A term meaning a work made after another work, but taking place before that other work.
Maybe the last entry in the series left no room for a sequel. Maybe the writers just want to explore the Backstory. Either way, it's time for a Prequel, a Portmanteau of "Previous" and "Sequel": a sequel that is set chronologically before the previous work. On one hand, this allows for excellent foreshadowing. On the other, the prequel often heavily Ret Cons the backstory, it can have consequences that should have been mentioned in the original story, and it's difficult to keep up the tension when the audience knows how it ends.
For example, in The Phantom Menace, the young boy who would become Darth Vader interacts closely with several characters he would meet again in the original Star Wars trilogy, but in that film he shows no evidence of recognizing them. Because the second Indiana Jones Film was a prequel, audiences knew he would survive, and that he wouldn't get to keep the girl.
TV Series usually wrap a prequel in a Whole-Episode Flashback. A movie may get a prequel TV series. Sometimes writers will squeeze a story between existing entries in a series, making it both a sequel and a prequel. Prequels are also an easy way to make use of an Expansion Pack World and introduce new conflicts without undermining the resolution of the previous work by introducing an even more ultimate evil. Occasionally said ultimate evil can get their own prequel with a Start of Darkness.
Prequels are generally likely to be mediocre for several reasons, including Sequelitis (as prequels are inherently sequels, and usually not even the first ones), and the fact that the plot may largely seen to be a Foregone Conclusion (as every new character will either be Put on a Bus by the end, or be Doomed by Canon). Video game prequels seem to be the largest exception to this rule (see Ocarina of Time for a good example).
One issue with prequels in electronic media is that if they come out years after the original, you have the problem of technology in Real Life advancing to the point that special effects, graphics, etc. make the prequel look more advanced than the original, which you ends up with a Cosmetically Advanced Prequel. Depending on the series, and the circumstances surrounding it, this can be overlooked, or jarring.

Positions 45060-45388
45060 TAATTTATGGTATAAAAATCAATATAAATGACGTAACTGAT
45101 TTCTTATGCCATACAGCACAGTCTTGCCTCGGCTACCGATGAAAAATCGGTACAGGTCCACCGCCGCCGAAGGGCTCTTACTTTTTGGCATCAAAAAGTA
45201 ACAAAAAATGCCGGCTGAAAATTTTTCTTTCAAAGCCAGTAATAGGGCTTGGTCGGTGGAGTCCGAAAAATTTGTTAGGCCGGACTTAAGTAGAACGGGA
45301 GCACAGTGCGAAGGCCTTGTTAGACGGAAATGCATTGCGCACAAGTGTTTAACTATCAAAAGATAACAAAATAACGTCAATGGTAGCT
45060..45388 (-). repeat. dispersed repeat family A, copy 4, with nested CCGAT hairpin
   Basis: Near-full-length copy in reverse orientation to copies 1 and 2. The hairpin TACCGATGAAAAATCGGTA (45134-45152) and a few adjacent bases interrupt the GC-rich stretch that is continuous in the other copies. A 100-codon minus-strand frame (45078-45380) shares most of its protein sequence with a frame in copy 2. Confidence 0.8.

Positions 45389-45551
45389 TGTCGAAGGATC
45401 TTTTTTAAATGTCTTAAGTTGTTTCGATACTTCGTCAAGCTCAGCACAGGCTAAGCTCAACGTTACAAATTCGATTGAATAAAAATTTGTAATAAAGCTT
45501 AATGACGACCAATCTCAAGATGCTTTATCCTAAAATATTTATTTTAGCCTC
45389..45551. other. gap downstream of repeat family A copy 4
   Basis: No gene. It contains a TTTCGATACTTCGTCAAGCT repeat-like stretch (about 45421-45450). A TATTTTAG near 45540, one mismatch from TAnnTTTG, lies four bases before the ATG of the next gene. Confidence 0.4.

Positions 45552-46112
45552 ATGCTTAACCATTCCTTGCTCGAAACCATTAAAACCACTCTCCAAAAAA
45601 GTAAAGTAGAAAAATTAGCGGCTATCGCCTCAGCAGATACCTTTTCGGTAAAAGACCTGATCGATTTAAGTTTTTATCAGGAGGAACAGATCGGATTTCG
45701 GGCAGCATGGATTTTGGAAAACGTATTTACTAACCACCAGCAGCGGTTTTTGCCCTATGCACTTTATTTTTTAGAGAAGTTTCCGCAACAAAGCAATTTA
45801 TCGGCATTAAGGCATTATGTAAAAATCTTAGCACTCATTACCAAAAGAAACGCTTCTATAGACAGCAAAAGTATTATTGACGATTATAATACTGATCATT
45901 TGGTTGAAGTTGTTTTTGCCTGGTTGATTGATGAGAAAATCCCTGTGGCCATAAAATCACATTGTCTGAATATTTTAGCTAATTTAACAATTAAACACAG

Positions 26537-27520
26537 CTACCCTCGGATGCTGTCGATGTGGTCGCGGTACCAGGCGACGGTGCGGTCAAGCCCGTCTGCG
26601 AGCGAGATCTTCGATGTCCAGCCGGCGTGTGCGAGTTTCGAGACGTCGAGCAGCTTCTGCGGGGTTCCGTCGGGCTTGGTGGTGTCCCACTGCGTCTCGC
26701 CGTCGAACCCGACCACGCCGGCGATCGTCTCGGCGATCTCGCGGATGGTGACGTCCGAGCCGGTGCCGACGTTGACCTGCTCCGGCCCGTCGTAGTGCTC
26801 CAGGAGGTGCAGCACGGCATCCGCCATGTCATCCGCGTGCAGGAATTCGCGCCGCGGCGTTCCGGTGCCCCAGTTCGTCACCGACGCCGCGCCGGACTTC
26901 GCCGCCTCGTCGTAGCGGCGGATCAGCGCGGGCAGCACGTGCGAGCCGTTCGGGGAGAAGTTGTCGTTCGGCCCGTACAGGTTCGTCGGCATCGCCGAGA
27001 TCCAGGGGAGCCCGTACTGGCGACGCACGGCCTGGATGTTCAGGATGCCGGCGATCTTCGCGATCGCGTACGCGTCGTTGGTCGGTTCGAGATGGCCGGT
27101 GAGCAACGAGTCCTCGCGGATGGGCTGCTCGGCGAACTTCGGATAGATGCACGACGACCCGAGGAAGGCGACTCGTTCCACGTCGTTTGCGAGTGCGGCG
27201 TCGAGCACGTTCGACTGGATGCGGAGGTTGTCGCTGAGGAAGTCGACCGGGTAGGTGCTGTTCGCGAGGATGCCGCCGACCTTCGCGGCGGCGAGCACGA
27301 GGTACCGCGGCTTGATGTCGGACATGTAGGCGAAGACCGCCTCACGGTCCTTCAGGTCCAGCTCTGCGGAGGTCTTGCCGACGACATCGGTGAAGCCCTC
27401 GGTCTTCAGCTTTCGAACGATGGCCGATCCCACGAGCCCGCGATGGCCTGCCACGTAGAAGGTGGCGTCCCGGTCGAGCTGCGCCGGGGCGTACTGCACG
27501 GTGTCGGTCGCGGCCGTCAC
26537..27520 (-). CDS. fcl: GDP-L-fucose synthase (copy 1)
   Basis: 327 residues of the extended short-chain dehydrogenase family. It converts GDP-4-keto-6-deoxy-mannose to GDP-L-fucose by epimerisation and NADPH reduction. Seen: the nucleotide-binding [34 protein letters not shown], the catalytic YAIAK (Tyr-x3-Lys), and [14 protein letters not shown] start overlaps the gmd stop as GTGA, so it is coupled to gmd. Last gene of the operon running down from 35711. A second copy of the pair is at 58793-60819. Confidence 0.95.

Remember, the term does not mean simply anything that took place before. It has to come out after the first thing, or it's merely a previous installment. None of the Rocky movies is a prequel, because they all take place after each other.
Is often, but not always, an Origins Episode.
- Saiyuki Gaiden is the story of the main four's godly past lives (and in Goku's case, forcibly forgotten childhood). The author acknowledged in the first volume that the ending is obvious for anyone familiar with the main series, and used it to heighten the tension: the audience knew from the very first page that Konzen, Kenren and Tenpou are going to die, and that Goku will lose his memory and spend 500 years imprisoned. What we don't know is how, or when.
- Spiral: Alive is the prequel to Spiral: Suiri no Kizuna, and mostly focuses on the serial murder of several Blade Children whose existence was missed by the Organization, and what the killer hopes to gain, involving Kiyotaka, Kousuke, Ryoko, Rio, and more.
- Codename: Sailor V occupies the strange definition of being both a prequel, and the source, of Sailor Moon. This is because, though Sailor V came first; most of Sailor Moon came before Sailor V which ran sporadically and wrapped up after Sailor Moon ended.
- Gundam Wing had a manga-only prequel named Episode Zero that showed formative moments from the early lives of the Gundam Pilots and Relena. The stories actually began life as a pair of flashback episodes that had to be cut when scheduling complications arose, and have the benefit of being penned by the show's head writer.
- Fist of the Blue Sky is a distant prequel to Fist of the North Star, set in pre-World War II Asia. It doesn't have much to do with North Star, but stars Ryuken's elder brother and predecessor Kasumi Kenshiro, whom the Kenshiro from North Star was named after. The more recent spinoffs of Fist of the North Star are standard prequels and side-stories though, centering around characters from the original series (the 25th anniversary movie Hokuto no Ken Zero is a prequel set a year before the events of the original manga).
- Many comic book prequels explain how things are different after a Retcon. For example, the Superman: Birthright miniseries by Mark Waid shows young Clark Kent's life in a different way than the Man of Steel miniseries by John Byrne had; the latter was Canon until the former came out.
- The Elf Quest comics had a number of prequels over the years, most notably Bearclaw. The title character was the father of Cutter, the hero of the original series. The Bearclaw series sets up many of the events which occurred before the main story began, and in particuar explains the implacable enmity between the human and elf tribes which led to the humans burning the elves out of their forest home at the beginning of Elfquest #1.
- Transformers Beast Wars had gotten prequels from Transformers Timelines, in multiple media formats.
- The Godfather Part II is at once a prequel and a sequel to the original film, jumping back and forth between the young Vito at the turn of the century and Michael in the '50s.
- Indiana Jones and the Temple of Doom is a prequel to the first film. As well, there was a TV series, The Young Indiana Jones Chronicles.
- The second Star Wars trilogy, which provides the backstory for Anakin Skywalker's fall into the Dark Side and the creation of the Empire. Some viewers objected to the way the series has Anakin interact with characters he does not seem to recognize later in the original trilogy. The Extended Universe attempts to retcon some of the discrepancies away.